VERY few musicians in South Africa see past the stage or the studio. They are happy to perform for their fans and leave it at that.

However, you get the few who acquire the business acumen that is required to diversify their brand and survive a lot longer in the cut- throat industry.

Enter Slikour (pictured), the rapper who has for a long time seen beyond just making rhymes behind the mic.

Each chance the lyricist gets he develops platforms to propel local hip hop to greater heights. After developing a marketing and entertainment agency called Ventilation with childhood friend Shugasmakx in 2012, Slikour felt that he hadn’t done much and went on to launch http://slikouron, a website that offers current information on who is doing what in the rap game.

But wait, there’s more. Only three weeks ago, the rapper hatched yet another plan that was aimed at getting the artists’ music to the masses without having to rely on one particular phone device to access the music.

It’s called the 37618 Store, a partnership with Bozza ( The website is said to be the first mobile store to sell only South African music, thereby enabling fans to experience content and support their favourite local acts. The 37618 Store can be accessed through cellphone or tablet with internet connectivity.

“I just knew that generally in the country there is a gap, especially with hip hop, to be explored. By default house music is covered because 80 percent of the DJs on radio are house DJs. The Slikour On Life website has shown just how much hip hop music is being released out there.

“There are so many stories about what artists are doing that the media don’t value. Most media houses have niches of what they should cover so Slikour On Life gives music lovers the lowdown on hip hop,” said the rapper.

Slikour On Life is a website that is almost like a diary of what is happening in primarily the local and then the international news in hip hop.

“I am not a blogger, but I love the music, so if I am going to write it with my bad writing skills, know that I did it for the music. I haven’t even scratched the surface as it is a five-year plan,” said Slikour.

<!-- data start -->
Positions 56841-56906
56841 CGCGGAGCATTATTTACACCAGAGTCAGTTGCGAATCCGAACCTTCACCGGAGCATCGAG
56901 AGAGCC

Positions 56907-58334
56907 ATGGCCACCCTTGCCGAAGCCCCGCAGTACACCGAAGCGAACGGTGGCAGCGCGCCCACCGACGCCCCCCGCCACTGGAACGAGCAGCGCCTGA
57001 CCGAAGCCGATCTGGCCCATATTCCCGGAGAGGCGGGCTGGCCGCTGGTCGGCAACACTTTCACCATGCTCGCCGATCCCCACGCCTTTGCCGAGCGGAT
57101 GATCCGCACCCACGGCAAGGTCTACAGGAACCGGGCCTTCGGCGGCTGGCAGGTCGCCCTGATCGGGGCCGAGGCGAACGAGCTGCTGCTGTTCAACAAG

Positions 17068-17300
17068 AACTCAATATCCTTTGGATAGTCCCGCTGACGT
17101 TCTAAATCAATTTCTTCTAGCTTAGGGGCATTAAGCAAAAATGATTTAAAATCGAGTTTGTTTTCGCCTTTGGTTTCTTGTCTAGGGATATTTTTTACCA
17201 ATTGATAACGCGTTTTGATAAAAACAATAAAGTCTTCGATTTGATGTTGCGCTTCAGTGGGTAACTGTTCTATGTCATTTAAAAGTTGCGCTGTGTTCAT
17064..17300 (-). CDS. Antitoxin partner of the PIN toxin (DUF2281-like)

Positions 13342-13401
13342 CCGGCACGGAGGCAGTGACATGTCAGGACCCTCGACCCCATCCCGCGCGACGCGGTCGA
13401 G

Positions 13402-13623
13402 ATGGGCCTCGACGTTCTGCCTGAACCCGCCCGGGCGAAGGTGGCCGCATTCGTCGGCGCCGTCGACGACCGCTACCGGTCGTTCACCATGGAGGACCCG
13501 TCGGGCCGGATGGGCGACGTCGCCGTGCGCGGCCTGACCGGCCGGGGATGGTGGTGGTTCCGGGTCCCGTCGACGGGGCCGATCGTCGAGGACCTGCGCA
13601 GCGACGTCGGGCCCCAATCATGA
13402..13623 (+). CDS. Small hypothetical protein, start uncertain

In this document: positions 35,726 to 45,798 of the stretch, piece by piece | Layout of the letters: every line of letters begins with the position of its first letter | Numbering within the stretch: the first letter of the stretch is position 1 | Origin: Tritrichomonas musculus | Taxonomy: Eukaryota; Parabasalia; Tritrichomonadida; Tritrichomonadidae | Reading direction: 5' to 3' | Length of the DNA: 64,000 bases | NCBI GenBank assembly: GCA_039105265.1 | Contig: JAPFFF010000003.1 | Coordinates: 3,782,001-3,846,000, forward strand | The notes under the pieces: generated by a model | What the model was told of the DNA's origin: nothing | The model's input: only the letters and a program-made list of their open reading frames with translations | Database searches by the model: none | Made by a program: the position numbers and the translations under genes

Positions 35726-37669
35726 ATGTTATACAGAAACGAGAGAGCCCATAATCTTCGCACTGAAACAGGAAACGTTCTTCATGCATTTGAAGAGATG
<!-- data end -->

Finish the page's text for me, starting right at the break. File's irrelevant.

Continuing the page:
Slikour has always made it known that his survival has never relied on music as he has other businesses going for him. This is why in the recent past the rapper could afford to take four years off from the music industry without worrying about putting food on the table.

“When I took the time off, I reflected on a lot of things including what made it hard for me to get my music out there. I discovered that I was from a generation where there was Arthur Mafokate, M’du and TKZee who were all influential in our communities and yet I don’t know why they have stopped playing them. Is it because someone came in and said, ‘this guy is not relevant anymore?’

“If that is the case that’s interesting because the likes of Steve Hofmeyr and Nataniel are still big with their own broadcasters yet they have been in the business for decades,” he said.

“This gets me wondering if we are the only race that keeps shooting ourselves down. Apartheid taught our forefathers that black men can’t be of brilliance or excellence and unfortunately a lot of black South Africans have adopted this. They find it difficult to see themselves as exceptional and therefore they can’t see another one of their own that way.

“Our music industry is a micro example of the macro behaviour of black South Africans towards each other. Hence we’re quick to shoot each other down or anticipate failure,” said the Blacks R Foolz singer.

As usual with Slikour, his ideas are always extreme and get people riled up, something he is not really worried about.

“I know they are going to come out and say I am at it again and I am bitter, but the truth is I am not. I am singlehandedly partnering with people who believe in the arts and care to help the artists make more income. I am not in competition with my brothers, I want them to earn as much as they can in their prime.

“If the broadcasters, our artists, South African people and a store like mine aligned, not only are we helping artists, but we’ll open so many employment opportunities. Yes, I have a resource plan. It’s time we stopped respecting money, but started respecting innovative work that can progress us to build wealth.

“It’s time to exercise tolerance and acknowledge our excellence and brilliance. It’s bigger than music. It’s a pattern of human behaviour that needs to be carried through every industry, no matter how small or big.

“In my world music is what matters and www.slikouron and are the beginning of my journey to brilliance and excellence,” he said passionately.

The 37618 digital music store seeks to avail music to smartphone users at a fee of R7.50 and artists like Ricky Rick, Psyfo, Reason and Da L.E.S have their music available there already.